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LDI crisis: Never again?

LDI crisis: Never again?

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The House of Commons Work and Pensions Committee (WPC) issued its report “Defined benefit pensions with Liability Driven Investments” (the Report)1 on 23 June 2023. This sets out the WPC’s feedback and recommendations following its call for evidence on the LDI2 crisis that unfolded last year.

The fundamental point within the Report is summarised by the following statement:

“DB pension scheme investments must not be allowed to jeopardise the UK economy again.”

While we are likely to see a more a nuanced view develop over the next few months – indeed, over the next few days with the Chancellor of the Exchequer’s Mansion House speech taking place on 10 July – it is already clear that trustees should get ready for change.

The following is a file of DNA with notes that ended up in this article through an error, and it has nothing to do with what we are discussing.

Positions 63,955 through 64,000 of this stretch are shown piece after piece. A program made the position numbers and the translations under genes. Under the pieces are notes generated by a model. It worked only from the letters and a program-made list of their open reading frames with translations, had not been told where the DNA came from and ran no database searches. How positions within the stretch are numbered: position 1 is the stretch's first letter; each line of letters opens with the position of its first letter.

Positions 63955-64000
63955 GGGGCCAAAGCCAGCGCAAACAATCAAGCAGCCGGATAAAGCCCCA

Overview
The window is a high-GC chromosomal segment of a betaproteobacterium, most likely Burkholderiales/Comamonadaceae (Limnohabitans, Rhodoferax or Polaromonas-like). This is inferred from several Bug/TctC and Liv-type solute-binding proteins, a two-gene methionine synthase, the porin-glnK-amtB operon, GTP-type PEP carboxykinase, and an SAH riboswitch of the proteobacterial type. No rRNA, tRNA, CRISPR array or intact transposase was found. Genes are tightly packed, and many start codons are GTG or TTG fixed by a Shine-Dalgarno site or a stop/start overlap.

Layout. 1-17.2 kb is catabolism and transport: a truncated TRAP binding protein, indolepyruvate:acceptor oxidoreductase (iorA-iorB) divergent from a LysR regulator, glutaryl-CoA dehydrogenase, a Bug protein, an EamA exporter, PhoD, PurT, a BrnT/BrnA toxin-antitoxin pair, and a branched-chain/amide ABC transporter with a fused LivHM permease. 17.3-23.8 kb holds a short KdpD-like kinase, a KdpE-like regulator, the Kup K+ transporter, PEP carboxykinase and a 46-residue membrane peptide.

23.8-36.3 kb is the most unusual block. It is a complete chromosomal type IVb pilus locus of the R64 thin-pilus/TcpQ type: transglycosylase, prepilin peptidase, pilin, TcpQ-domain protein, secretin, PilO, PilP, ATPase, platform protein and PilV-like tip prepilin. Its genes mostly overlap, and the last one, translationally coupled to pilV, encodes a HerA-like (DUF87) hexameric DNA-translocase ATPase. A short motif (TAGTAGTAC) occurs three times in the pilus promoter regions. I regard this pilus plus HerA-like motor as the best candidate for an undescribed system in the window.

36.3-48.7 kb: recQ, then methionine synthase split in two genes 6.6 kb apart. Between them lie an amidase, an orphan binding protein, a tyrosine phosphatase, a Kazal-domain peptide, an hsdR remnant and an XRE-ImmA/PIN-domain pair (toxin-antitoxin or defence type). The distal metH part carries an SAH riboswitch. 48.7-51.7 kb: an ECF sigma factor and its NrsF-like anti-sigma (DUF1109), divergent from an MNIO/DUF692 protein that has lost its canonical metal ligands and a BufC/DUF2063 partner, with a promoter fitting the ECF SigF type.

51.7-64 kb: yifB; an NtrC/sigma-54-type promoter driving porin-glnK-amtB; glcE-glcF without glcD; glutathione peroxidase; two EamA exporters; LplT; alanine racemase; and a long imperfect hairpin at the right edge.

Whether you agree with the above statement from the Report or not (we certainly feel this stance casts undue blame on the pensions industry), it raises three questions:

  • What are the implications for trustees?
  • Who or what was to blame?
  • Never again?

What are the implications for trustees?

While the Report runs to more than fifty pages, it does clearly set out the dynamics behind the LDI crisis, including the roles and responsibilities of most of the key protagonists. The Report provides a useful summary in the opening pages as well as a handy “Conclusions and recommendations” section. The main elements of the Report and its recommendations relate to feedback and actions for the DWP3, TPR3 and the FCA3. However, from a trustee perspective, key points to note are:

  • Expect to provide more data to TPR going forward on the use of LDI and engage with TPR accordingly. In particular, the DWP and TPR have been asked to consult on whether to introduce disclosure requirements for pension schemes on their use of LDI.
  • The suggested disclosure requirements include the maximum leverage allowed in LDI funds; the type of LDI and compliance with minimum resilience levels.
  • The DWP has been asked to consider whether the use of LDI could be restricted, for example, based on a test related to a trustee boards’ ability to understand and manage the risks involved.